Does ASP.NET Viewstate implicitly prevent CSRF attacks? What does this mean for MVC?

The purpose of ASP.NET ViewState is to persist control state between post-backs (see MDSN explanation), it does not implicitly enable security that would prevent CSRF.

Also note that encrypted ViewState in unpatched older versions of ASP.NET are susceptible to an encryption vulnerability.

To enable this type of protection you could:

  • Use ViewStateUserKey (See a high level description of the feature, the MSDN docs for ViewStateUserKey and the OWASP CSRF prevention cheat sheet.

  • Use a custom method to render a custom managed hidden field (per transaction) in the form and check for it with each client request.

  • Use a third party library dedicated to CSRF such as AntiCSRF.

ASP.NET MVC3 does have an anti-forgery token that is used with the [ValidateAntiForgeryToken] attribute on the controller action (See In the view’s form tag call the Html.AntiForgeryToken helper (See with following syntax:

Web Forms:

<%= Html.AntiForgeryToken() %>



It is difficult to execute a successfull CSRF attack on an application using viewstate but not impossible. One way to do a succcessful CSRF attack on an application with _viewstate is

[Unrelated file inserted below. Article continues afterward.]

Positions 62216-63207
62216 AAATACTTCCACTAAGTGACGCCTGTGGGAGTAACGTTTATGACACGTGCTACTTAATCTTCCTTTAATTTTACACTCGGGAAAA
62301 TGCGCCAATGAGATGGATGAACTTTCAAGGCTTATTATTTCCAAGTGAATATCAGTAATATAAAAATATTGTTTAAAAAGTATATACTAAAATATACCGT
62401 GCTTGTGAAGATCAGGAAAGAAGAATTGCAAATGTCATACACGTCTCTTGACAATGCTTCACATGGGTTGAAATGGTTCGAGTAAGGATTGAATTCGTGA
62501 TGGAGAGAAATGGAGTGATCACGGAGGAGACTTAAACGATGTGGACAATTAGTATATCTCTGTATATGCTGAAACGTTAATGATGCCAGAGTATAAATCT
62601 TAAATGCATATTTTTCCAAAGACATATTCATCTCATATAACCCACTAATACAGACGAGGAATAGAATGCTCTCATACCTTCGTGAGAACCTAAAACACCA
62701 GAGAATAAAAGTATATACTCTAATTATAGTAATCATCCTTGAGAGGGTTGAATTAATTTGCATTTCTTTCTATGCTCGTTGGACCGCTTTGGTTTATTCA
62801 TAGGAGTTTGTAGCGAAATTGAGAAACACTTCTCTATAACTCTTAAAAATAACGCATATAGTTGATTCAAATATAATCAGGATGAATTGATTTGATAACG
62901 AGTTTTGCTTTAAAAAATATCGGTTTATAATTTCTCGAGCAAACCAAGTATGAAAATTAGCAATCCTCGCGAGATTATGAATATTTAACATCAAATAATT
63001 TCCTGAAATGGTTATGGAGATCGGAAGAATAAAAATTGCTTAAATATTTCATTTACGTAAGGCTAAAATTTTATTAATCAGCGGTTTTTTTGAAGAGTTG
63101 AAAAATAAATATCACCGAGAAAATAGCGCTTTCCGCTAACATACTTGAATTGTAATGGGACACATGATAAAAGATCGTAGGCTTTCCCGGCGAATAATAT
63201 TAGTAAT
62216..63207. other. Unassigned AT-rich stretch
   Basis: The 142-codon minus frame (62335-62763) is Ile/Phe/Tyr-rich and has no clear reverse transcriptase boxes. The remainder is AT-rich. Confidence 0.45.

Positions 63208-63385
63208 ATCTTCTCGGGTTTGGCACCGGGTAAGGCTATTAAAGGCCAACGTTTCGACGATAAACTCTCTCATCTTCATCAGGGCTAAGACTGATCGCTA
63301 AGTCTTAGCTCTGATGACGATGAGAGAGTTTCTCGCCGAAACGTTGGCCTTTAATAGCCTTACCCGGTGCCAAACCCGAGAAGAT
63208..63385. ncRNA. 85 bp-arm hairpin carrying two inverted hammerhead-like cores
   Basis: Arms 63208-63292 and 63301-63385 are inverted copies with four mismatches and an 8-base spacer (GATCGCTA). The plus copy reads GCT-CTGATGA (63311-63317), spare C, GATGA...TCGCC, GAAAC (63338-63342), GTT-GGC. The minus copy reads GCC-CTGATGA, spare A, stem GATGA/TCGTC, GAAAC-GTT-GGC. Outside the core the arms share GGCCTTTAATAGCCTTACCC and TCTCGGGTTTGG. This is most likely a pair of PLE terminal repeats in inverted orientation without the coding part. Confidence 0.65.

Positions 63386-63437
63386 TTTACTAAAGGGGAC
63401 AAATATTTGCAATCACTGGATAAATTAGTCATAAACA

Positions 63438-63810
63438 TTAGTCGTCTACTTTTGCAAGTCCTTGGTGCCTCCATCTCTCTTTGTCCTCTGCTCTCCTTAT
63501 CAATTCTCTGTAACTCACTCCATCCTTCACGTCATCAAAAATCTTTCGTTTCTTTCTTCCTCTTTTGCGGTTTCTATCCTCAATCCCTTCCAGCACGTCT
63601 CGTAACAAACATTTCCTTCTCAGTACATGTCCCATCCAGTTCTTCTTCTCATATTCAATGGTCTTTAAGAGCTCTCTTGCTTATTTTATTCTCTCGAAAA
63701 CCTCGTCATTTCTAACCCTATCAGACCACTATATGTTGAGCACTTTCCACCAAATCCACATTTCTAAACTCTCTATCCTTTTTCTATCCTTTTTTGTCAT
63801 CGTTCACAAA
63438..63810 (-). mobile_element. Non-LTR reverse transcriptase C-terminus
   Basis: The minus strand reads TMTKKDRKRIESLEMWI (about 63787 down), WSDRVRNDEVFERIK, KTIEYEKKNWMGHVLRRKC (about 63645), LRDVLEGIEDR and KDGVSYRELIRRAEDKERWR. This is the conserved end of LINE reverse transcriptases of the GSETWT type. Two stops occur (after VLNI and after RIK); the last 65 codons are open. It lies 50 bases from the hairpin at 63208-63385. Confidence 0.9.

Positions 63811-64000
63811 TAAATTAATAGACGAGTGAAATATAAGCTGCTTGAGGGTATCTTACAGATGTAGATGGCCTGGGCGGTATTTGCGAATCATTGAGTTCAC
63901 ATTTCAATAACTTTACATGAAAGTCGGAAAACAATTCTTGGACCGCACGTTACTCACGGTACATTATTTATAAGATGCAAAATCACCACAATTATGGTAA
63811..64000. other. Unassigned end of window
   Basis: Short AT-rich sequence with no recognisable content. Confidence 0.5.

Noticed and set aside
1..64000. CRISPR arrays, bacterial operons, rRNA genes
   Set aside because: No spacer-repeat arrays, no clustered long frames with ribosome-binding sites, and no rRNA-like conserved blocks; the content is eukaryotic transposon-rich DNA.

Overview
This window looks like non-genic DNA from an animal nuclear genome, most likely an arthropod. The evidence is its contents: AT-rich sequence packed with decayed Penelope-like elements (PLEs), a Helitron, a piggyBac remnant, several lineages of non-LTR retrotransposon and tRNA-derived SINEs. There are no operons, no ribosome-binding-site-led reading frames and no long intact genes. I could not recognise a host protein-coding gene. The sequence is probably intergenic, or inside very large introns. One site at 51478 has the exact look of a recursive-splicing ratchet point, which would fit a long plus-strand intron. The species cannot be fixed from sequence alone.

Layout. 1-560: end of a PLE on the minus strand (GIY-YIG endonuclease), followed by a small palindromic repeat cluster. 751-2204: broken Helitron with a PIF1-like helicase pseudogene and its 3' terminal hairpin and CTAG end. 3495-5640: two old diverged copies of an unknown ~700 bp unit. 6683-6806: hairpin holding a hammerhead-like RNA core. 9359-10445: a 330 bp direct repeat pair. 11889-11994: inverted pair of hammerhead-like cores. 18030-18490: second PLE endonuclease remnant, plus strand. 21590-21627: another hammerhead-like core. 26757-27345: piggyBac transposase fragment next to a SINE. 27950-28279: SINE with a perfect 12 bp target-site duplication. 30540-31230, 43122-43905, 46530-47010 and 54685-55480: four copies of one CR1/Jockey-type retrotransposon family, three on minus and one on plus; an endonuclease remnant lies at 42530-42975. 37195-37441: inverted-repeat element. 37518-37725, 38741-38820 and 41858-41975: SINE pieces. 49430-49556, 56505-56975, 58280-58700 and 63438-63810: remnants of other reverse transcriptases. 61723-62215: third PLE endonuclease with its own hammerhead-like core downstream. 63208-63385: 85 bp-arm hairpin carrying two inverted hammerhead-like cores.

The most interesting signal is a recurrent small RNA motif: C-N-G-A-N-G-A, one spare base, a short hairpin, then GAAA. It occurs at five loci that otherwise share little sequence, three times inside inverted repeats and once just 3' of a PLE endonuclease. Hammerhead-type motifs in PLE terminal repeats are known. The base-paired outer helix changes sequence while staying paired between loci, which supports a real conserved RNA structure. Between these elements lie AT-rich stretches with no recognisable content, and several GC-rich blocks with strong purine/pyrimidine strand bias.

1. Attacker is able to login to the application ( using own or aquired credentials)
  2. Visit the page (with most common or most useful variable states) against which she wants to create a CSRF attack for
  3. Copy the _Viewstate
  4. Insert this _viewstate in her attack page
  5. Send the attack page to the victim
  6. With some luck and good guessing the attack might just work

A solution to this has been introduced in 1.1. Instead of using just _viewstate you can use ViewStateUser-Key . This uses the use session key to create the state token which will be really difficult to guess or copy by the attacker.

I would still suggest implementing an indenpendent CSRF token mechanism for protection against CSRF in your application ( I know many will differ on this)